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Meet Diana Baumbach, a graduate of Oak Park-River Forest High School, who is returning to her hometown to mount an exhibit titled Meditation on White in the Art Gallery. The reception is free and open to the public. The exhibit will be on display through June 29.
Curator Marjorie Vecchio describes Diana’s current work: "Diana Baumbach takes apart various materials to meticulously recompose the most symbolic human symbol: the circle.
She makes this gesture by using the tiniest of items: her son’s infant clothes, blankets and toys, some of which were passed down. Not dissimilar to a Tibetan mandala, the resulting sewn circles are meditative from a distance and surprising up close; they elegantly express her version of the age-old story of the human life cycle, its tedium and repetition as well as timelessness and delicacy.”
Diana explains how she creates her beautiful art: “I am interested in how lived experiences can inform art, and vice versa. In my Meditation on White series, I mine my collection of domestic relics to construct opulent mandalas made from banal materials.
“By incorporating commonplace objects such as paper plates, decommissioned Onesies, broken childhood necklaces and popped birthday balloons, I hope to elevate the barrage of stuff that flows through our lives. As a result, I fix in time what might otherwise be thrown away with the trash. Formally, these pieces reference things as disparate as tree rings, moon cycles, domes and doilies, all of which are conceptually relevant to the work.“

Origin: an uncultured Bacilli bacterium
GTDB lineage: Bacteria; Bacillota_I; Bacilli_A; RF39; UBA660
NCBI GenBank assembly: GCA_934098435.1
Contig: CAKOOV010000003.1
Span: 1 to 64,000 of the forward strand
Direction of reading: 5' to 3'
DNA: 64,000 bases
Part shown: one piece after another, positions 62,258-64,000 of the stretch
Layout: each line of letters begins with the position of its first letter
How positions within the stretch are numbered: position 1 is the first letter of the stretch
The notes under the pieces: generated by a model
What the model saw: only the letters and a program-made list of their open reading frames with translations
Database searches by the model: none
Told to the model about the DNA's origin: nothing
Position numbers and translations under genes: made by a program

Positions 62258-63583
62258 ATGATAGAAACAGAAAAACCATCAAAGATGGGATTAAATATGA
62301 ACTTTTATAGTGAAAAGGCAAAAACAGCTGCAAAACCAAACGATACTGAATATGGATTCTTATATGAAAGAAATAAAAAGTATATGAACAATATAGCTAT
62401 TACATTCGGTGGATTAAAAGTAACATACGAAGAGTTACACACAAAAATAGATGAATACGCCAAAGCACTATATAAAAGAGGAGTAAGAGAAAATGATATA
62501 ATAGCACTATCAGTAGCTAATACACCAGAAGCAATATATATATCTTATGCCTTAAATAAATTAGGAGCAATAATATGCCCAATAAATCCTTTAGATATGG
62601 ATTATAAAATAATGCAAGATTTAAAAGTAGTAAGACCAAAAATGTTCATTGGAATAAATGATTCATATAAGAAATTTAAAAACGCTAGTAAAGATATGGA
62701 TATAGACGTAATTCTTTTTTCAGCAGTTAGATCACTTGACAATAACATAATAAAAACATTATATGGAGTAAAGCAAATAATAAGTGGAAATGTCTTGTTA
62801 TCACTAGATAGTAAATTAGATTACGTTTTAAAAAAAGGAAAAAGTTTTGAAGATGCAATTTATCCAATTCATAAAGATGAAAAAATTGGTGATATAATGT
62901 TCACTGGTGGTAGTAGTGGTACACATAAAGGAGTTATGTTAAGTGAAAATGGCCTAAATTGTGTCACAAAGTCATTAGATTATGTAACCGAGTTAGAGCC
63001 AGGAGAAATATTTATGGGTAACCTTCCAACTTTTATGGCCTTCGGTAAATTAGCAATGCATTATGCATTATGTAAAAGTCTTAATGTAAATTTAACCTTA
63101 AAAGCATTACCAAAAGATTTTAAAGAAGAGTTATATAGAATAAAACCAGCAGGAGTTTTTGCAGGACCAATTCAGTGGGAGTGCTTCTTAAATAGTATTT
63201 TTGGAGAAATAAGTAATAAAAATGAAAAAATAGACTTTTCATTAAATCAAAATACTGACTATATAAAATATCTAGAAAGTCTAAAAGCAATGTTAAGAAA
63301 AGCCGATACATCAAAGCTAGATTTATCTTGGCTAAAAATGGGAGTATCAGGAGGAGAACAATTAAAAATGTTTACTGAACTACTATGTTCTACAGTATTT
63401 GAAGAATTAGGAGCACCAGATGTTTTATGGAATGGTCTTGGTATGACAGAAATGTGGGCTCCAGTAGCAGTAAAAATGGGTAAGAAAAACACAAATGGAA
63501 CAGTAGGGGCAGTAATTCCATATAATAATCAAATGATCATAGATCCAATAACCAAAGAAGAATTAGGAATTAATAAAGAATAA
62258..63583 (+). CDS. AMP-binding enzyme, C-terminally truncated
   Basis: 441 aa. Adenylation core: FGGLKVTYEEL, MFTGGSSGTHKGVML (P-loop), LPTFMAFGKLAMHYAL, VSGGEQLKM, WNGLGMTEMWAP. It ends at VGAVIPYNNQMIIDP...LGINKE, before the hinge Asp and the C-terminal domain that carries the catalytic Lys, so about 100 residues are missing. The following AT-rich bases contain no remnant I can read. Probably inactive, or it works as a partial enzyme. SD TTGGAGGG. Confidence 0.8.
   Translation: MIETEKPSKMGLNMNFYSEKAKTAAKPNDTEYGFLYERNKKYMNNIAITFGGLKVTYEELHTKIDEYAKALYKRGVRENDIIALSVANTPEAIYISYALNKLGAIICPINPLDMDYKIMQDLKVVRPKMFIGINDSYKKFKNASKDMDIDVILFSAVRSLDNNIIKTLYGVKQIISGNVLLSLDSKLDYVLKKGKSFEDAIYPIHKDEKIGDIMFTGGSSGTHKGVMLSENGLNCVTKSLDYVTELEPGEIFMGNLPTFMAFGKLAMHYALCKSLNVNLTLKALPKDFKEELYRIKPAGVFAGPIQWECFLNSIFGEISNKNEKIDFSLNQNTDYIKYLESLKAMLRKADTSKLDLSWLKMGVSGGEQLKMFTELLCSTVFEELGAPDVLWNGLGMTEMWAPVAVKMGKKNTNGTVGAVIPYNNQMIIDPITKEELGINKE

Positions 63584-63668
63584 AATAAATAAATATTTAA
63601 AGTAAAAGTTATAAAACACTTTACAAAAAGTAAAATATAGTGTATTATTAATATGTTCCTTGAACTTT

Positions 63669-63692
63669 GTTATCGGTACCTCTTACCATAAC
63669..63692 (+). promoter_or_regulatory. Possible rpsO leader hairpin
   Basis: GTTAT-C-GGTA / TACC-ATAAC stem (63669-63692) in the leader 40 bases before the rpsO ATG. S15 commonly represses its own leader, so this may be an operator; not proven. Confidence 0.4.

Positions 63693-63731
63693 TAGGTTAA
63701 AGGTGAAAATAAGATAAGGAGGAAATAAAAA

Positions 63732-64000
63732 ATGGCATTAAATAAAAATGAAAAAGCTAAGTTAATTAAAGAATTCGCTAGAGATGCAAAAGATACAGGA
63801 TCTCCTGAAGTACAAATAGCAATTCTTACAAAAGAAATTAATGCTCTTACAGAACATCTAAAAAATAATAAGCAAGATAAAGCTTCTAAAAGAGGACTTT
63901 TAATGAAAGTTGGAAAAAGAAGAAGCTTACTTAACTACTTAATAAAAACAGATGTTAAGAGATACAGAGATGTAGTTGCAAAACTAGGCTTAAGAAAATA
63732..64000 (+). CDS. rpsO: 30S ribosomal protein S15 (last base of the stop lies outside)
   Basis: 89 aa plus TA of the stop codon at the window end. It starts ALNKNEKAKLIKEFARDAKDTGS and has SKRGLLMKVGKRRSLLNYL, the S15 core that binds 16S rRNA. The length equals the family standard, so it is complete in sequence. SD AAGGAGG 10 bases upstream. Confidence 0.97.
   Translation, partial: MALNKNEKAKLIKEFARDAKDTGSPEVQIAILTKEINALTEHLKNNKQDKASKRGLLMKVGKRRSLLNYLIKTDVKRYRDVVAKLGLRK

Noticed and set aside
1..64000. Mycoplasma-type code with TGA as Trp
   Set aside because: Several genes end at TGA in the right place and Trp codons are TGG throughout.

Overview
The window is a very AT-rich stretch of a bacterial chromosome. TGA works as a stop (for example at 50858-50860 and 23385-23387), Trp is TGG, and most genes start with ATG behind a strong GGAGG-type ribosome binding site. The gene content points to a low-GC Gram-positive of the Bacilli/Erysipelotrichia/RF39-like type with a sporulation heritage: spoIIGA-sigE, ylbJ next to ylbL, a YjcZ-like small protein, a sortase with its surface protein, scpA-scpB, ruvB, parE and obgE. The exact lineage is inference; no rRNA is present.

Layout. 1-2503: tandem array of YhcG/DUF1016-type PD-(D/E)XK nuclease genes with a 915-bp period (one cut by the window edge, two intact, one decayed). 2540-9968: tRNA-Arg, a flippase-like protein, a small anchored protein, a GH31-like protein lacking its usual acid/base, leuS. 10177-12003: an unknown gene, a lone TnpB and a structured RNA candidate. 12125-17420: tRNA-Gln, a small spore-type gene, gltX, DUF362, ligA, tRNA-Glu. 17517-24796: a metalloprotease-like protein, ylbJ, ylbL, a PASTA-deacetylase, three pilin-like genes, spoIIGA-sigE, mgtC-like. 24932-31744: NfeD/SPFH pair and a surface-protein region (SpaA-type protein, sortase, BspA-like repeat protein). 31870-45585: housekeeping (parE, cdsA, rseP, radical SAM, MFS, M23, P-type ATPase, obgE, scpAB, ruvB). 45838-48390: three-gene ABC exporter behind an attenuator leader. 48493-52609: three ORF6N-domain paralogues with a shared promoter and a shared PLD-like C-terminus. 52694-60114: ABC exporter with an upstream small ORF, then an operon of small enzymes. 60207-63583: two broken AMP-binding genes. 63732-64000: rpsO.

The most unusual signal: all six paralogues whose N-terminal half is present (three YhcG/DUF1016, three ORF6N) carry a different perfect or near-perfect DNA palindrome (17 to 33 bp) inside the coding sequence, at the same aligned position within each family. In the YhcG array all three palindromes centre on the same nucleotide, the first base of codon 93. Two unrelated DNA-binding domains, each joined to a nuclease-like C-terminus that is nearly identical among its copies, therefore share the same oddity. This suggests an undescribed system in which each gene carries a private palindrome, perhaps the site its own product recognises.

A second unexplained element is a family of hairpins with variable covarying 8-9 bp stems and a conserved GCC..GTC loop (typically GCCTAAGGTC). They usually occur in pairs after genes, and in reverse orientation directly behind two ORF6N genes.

Matthew James Collins was born in Oak Park, Illinois, in 1970. Nurtured in an artistic family, his enthusiasm for art was encouraged from the earliest age. By his early teens, his study of drawing had already begun under the tutelage of his father, James Edward Collins, an award-winning architect.
Collins was accepted and studied at the School of the Art Institute of Chicago, where he focused on drawing, etching and sculpture. He completed a BA in the History of Art and Architecture at the University of Illinois at Chicago. In 1994, he traveled to Europe to complete his artistic formation. For over 15 years, Matthew has been living in Italy, studying and researching the classical techniques of painting and sculpture.
An artist of unusually wide breadth, his oil paintings, affrescos and sculptures reveal a rigorous study of the masterworks of the past and a deep observation of nature. Not limited to a single genre, his oeuvre includes portraiture, landscape, and figurative subjects.
He exhibits internationally and his works are represented in public and private collections throughout the United States and Europe, including the Museu Europeu d’Art Modern (MEAM) in Barcelona, Spain. The quality of Matthew's work has been recognized by numerous artistic associations including: Modportrait 2016(Spain), Arte Laguna Prize 2017(Venice, Italy),the Portrait Society of America, the National Sculpture Society, and the Art Renewal Center. He is also a contributing writer for the Epoch Times New York Edition. Along with his wife and two young children, Matthew divides his time between Italy and Chicago.